Tag Archives: alternative litigation finance

Litigation Finance and University IP

In the world of intellectual property, often the way to enact licensing deals is through litigation.  However, litigation comes with significant risks and costs and studies show that there is one group in particular that is more hesitant than others to enforce patents through litigation.  That is, universities.  Since many universities across the United States produce cutting-edge research, intellectual property is very important to them but they often have to consider other issues before pursuing litigation to protect their IP.  Some of those issues include whether a licensing dispute will harm valuable research partnerships between the university and corporate sponsors, if the university will have the support of professors and individual colleges at the university, and will litigation deter future research partners from working with the university.

Litigation financing can be used by universities to help in this type of scenario. If the research is a narrowly focused on a particular topic, single-case financing may be an appropriate option.  For single-case financing the funder would work with the university and its litigation counsel to finance the attorney’s fees and other costs through trial and appeal, including any Patent Trial and Appeal Board (PTAB) proceedings.  This is a great option for the university because like all litigation financing it is no cost unless there is a successful outcome and it shifts the risk from the university to the financier.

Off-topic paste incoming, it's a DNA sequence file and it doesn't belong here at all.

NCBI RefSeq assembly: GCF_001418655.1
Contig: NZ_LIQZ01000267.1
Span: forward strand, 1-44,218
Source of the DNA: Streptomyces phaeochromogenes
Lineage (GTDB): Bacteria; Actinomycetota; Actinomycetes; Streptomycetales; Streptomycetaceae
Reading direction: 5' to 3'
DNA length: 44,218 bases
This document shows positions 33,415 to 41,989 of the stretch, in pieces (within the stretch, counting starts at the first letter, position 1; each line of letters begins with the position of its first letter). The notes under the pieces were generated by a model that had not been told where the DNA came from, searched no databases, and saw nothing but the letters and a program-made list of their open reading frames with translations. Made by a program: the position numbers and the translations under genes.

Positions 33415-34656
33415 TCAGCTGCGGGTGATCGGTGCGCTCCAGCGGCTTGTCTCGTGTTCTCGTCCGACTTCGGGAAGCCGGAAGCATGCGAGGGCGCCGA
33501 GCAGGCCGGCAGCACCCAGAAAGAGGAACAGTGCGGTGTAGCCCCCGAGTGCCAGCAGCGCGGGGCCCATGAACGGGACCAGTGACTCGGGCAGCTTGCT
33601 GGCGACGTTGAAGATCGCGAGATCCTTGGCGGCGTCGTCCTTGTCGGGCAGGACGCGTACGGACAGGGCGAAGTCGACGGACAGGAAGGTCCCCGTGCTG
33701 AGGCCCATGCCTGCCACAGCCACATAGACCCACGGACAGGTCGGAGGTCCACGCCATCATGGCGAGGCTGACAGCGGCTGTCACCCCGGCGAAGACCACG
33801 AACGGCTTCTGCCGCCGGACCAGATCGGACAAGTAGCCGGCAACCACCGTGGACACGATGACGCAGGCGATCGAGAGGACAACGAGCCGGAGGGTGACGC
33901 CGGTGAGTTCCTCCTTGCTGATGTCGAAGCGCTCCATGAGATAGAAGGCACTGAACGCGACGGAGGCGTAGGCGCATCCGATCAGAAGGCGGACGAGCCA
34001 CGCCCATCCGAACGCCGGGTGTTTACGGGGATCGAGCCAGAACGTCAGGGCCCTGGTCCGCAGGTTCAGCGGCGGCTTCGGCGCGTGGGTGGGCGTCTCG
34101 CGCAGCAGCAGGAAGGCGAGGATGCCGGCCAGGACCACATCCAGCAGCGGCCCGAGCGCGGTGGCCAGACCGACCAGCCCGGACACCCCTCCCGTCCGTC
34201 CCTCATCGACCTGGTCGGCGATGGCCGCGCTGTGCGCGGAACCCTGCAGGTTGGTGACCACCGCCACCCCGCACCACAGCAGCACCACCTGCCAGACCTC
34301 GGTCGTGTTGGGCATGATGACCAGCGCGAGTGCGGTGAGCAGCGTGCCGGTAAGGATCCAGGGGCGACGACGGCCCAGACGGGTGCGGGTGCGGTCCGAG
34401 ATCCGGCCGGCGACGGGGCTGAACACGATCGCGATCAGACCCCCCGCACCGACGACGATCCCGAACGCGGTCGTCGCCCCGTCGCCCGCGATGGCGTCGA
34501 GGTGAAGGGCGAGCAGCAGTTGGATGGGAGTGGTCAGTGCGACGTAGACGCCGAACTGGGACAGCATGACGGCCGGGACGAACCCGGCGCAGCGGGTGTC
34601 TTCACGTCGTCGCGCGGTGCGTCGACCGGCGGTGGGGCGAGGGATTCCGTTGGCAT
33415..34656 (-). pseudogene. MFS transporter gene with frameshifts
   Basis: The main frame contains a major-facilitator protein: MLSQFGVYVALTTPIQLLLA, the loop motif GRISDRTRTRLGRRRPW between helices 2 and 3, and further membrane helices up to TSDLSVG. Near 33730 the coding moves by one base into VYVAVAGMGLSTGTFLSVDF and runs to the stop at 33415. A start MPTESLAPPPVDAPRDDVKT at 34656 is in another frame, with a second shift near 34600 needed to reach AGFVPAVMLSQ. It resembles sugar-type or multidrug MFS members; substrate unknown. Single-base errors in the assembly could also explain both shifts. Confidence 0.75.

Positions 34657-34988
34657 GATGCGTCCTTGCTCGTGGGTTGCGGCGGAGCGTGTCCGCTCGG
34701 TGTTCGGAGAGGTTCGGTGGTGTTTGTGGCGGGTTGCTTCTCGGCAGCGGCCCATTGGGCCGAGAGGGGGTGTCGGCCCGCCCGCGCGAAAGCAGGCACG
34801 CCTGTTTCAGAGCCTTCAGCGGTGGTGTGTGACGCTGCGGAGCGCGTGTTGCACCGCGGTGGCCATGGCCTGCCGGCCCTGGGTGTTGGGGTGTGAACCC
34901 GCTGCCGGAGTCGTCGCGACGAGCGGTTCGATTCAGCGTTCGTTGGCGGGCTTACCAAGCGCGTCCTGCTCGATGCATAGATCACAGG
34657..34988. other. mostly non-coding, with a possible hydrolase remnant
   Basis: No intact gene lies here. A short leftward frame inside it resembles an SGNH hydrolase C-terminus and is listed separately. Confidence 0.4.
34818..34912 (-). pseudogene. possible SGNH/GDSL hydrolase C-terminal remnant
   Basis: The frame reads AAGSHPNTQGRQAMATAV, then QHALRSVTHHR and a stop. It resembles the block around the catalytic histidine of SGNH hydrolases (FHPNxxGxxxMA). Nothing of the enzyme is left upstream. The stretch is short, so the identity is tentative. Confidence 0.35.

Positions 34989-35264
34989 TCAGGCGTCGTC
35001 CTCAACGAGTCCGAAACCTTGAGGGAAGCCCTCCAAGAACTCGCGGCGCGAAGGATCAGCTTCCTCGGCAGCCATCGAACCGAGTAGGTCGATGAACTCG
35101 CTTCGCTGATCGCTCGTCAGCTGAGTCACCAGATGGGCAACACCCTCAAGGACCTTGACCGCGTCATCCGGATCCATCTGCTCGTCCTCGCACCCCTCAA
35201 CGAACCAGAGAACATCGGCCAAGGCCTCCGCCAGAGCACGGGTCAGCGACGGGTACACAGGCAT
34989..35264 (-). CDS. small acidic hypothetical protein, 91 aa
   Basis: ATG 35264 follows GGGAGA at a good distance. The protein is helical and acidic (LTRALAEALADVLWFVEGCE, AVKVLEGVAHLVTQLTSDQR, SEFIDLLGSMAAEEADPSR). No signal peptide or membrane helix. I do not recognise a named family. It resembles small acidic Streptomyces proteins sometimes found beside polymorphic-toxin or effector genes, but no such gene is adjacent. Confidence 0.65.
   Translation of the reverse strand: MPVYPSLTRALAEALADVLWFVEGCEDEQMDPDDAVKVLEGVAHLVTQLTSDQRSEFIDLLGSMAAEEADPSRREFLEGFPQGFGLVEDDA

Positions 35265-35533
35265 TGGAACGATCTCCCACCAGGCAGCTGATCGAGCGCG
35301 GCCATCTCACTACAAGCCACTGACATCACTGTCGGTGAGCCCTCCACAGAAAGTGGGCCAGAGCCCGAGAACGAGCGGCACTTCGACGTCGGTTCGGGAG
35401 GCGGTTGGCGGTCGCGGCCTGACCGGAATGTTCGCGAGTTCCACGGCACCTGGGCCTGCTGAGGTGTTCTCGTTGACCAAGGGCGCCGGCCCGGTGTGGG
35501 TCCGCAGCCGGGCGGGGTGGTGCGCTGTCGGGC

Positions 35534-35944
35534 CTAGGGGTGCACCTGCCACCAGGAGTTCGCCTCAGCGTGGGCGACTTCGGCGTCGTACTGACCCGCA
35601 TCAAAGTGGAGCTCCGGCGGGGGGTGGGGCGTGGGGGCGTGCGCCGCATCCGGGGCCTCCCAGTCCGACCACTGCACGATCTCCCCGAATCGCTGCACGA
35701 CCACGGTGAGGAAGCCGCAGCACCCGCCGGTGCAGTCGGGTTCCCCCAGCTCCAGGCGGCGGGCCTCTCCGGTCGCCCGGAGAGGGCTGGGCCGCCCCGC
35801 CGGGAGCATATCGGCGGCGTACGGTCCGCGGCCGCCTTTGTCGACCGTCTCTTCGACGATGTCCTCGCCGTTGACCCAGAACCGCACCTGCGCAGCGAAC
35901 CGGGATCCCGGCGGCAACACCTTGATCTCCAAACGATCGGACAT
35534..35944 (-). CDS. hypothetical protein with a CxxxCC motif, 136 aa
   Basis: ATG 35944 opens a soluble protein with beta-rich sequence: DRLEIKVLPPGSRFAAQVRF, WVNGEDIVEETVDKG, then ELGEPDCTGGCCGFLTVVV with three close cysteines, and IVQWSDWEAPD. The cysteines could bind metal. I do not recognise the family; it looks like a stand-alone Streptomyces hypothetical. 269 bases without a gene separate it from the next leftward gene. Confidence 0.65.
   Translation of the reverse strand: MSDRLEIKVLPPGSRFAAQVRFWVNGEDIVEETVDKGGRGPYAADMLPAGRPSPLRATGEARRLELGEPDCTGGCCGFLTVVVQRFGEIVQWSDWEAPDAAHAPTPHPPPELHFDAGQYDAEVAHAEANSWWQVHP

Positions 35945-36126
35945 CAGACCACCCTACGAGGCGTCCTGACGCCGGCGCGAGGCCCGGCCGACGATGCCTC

However, for universities that have research crossing over far-ranging fields the single-case option may not make sense.  Universities like this may want to purse a multi-faceted licensing approach for the overall licensing program to be successful.  This is even more risk and money and commitment for the university.  But that is where litigation financing can come in and provide significant capital for such a process, which would allow the university to spread its risk and facilitate a broader resolution.

While universities may not at first thought be clients that one would think litigation finance could benefit, this post suggests that they are.  From small claims to much larger diverse group of claims, litigation finance will help shift the risk from the university to an entity with diversified risk across uncorrelated claimants.  This allows the university to focus on their main prerogatives educating students and continuing their extensive research initiatives.